I/O-Efficient Dynamic Searchable Encryption meets Forward & Backward Privacy


Priyanka Mondal, University of California, Santa Cruz; Javad Ghareh Chamani, HKUST; Ioannis Demertzis, University of California, Santa Cruz; Dimitrios Papadopoulos, HKUST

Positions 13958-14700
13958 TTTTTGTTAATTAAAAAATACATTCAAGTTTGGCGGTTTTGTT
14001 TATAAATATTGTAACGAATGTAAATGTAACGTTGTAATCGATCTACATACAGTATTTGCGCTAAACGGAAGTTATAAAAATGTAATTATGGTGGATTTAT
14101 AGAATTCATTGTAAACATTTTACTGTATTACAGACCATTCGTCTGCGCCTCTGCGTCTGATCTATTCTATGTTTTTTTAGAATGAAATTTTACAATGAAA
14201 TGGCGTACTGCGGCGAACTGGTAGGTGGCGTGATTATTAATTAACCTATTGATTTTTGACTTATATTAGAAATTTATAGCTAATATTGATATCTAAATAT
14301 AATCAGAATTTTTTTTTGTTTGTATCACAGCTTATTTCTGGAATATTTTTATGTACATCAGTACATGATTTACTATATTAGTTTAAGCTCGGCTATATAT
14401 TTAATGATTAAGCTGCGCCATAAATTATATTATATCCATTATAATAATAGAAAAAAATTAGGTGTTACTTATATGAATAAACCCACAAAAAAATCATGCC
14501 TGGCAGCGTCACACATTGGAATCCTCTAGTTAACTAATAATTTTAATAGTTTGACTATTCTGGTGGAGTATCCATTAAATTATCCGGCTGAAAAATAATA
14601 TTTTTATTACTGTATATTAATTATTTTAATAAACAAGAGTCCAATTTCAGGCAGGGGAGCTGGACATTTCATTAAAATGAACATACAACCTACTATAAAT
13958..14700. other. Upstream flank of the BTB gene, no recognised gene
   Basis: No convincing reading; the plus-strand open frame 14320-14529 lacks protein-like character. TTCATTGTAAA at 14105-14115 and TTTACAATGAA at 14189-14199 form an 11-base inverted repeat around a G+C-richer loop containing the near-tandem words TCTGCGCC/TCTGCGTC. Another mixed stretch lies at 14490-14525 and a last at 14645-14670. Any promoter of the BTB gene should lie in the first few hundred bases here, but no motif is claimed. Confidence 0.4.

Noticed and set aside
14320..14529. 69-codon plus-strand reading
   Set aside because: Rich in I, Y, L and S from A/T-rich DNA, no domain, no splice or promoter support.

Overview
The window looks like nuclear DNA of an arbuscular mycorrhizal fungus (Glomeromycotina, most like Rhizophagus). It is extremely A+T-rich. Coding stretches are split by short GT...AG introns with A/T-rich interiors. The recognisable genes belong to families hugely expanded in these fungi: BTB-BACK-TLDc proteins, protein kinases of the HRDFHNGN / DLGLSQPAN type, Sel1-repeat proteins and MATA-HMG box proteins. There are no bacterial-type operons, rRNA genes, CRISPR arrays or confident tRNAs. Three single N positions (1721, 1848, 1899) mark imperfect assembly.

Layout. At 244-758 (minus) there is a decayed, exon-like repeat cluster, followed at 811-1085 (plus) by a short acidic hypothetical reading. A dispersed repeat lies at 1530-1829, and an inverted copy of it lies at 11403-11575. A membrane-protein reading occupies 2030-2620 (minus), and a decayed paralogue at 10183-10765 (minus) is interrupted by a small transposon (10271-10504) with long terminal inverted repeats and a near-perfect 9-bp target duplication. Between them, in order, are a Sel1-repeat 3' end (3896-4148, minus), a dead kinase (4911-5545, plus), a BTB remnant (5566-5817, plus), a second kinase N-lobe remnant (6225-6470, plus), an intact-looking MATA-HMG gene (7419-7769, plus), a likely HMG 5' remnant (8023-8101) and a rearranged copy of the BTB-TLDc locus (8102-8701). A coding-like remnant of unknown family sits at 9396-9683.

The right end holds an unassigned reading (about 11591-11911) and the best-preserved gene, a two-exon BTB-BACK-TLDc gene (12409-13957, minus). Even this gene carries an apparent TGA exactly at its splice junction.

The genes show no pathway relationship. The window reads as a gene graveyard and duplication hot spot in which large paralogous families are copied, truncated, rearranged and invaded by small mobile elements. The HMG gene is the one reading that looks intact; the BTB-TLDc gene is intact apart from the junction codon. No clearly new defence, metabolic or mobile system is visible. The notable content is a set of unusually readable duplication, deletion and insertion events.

We focus on the problem of I/O-efficient Dynamic Searchable Encryption (DSE), i.e., schemes that perform well when executed with the dataset on-disk. Towards this direction, for HDDs, schemes have been proposed with good locality (i.e., low number of performed non-continuous memory reads) and read efficiency (the number of additional memory locations read per result item). Similarly, for SSDs, schemes with good page efficiency (reading as few pages as possible) have been proposed. However, the vast majority of these works are limited to the static case (i.e. no dataset modifications) and the only dynamic scheme fails to achieve forward and backward privacy, the de-facto leakage standard in the literature. In fact, prior related works (Bost [CCS'16] and Minaud and Reichle[CRYPTO'22]) claim that I/O-efficiency and forward-privacy are two irreconcilable notions. Contrary to that, in this work, we "reconcile" for the first time forward and backward privacy with I/O-efficiency for DSE both for HDDs and SSDs. We propose two families of DSE constructions which also improve the state-of-the-art (non I/O-efficient) both asymptotically and experimentally. Indeed, some of our schemes improve the in-memory performance of prior works. At a technical level, we revisit and enhance the lazy de-amortization DSE construction by Demertzis et al. [NDSS'20], transforming it into an I/O-preserving one. Importantly, we introduce an oblivious-merge protocol that merges two equal-sized databases without revealing any information, effectively replacing the costly oblivious data structures with more lightweight computations.

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